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INSIDE THIS ISSUE
Travels Far and Farther
Patient Success Story
Healing Tips: What Helps and What Hinders
Spicy Salmon Tartare
Cultural Treasures in Balboa Park
FOUR 20TH-CENTURY MASTERPIECES AT THE SAN DIEGO MUSEUM OF ART
THE WHITE FLOWER BY GEORGIA O’KEEFFE (1932)
Since its founding in 1926, the San Diego Museum of Art has been one of the city’s premier cultural institutions. Home to great works from all over the world and every era of art history, it’s impossible to provide even a cursory overview of the collection in the space we have here. Instead, we decided to highlight four works that never fail to stop us in our tracks.
Few artists — if any — have restructured the way we think about the American landscape like Georgia O’Keeffe. Her paintings of New York City and New Mexico perfectly capture urban and rural life. In addition to being a landscape painter of the first order, O’Keeffe was fascinated by the power and beauty of flowers, which were a staple subject in her work. It’s amazing how much meaning she was able to wrench from such familiar source material. There are 10 of Tamayo’s works in the museum’s collection — a fitting tribute to the innovative Mexican artist — but it’s “The Somnambulist” that knocks everyone out (excuse the pun). Many people find abstract art obtuse or impenetrable, but Tamayo manages to effortlessly evoke the sensation of sleepwalking (somnambulism) with little more than some deftly placed lines of paint. THE SOMNAMBULIST BY RUFINO TAMAYO (1954)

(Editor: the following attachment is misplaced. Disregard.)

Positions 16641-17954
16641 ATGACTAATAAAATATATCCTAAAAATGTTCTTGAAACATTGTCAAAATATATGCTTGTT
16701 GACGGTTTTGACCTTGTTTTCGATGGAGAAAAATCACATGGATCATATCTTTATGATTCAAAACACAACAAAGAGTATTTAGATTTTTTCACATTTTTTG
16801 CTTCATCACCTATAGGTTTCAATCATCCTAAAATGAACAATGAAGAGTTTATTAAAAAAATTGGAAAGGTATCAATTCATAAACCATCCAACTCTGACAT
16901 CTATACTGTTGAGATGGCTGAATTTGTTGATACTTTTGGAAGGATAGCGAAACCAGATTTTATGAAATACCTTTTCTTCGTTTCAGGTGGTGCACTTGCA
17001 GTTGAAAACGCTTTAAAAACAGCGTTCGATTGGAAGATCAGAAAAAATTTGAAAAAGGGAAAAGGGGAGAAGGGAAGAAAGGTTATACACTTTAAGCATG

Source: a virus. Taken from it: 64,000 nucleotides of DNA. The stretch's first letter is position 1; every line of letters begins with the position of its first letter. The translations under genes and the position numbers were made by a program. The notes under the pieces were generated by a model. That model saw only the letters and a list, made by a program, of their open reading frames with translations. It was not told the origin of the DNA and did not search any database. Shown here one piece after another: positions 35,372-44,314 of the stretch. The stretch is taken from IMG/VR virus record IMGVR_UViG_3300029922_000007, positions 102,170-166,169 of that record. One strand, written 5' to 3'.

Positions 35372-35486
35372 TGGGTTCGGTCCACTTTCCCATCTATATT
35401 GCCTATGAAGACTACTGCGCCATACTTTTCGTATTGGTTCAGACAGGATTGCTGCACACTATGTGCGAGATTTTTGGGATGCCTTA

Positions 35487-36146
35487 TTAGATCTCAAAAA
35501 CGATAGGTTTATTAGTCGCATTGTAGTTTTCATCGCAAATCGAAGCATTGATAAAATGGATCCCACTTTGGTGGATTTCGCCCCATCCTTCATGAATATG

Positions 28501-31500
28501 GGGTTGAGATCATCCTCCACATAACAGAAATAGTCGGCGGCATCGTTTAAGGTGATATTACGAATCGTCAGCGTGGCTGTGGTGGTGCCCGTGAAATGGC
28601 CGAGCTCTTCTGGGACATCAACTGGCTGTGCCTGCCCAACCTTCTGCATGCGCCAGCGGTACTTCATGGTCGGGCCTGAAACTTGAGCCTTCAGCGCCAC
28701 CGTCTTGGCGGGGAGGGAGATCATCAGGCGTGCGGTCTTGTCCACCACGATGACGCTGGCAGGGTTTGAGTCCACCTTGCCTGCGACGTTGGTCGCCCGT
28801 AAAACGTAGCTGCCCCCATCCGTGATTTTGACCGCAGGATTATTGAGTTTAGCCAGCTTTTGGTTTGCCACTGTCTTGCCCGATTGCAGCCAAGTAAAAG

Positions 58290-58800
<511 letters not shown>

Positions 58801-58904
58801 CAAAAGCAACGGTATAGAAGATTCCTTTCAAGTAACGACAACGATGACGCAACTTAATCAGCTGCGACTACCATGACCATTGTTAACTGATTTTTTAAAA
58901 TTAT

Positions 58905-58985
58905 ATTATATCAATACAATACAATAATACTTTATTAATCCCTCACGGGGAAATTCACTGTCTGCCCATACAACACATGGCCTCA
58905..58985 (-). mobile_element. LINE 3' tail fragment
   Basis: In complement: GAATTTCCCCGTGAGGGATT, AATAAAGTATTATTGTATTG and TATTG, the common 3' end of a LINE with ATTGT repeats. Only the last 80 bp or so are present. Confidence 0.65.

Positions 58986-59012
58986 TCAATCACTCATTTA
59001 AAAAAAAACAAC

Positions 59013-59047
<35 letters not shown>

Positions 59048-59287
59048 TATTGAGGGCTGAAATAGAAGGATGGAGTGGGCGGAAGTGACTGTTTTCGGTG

RED BLOSSOM BY ALEXEJ VON JAWLENSKY (1910) A gift in 2011 bestowed the museum with an incredible array of German Expressionism, including works by Otto Dix, Gustav Klimt, and Egon Schiele.
CAGED PIE BY WAYNE THIEBAUD (1962) As the 20th century neared its closing decades, art transitioned from the abstract to the conceptual. Wayne Thiebaud’s “Caged Pie” is a wonderful example of the latter, featuring an appetizing slice of cherry pie enclosed within an impenetrable glass container. Nearly every visitor to the museum will have a different interpretation of this image, each as thought-provoking as the last.
Even among this august pantheon, Alexej von Jawlensky’s “Red Blossom” stands out. Jawlensky was a member of the Blaue Reiter (Blue Rider) group, which promoted the bold use of color and shape typical of the expressionist movement.
To learn more about the works on view at the San Diego Museum of Art, visit sdmart.org today.
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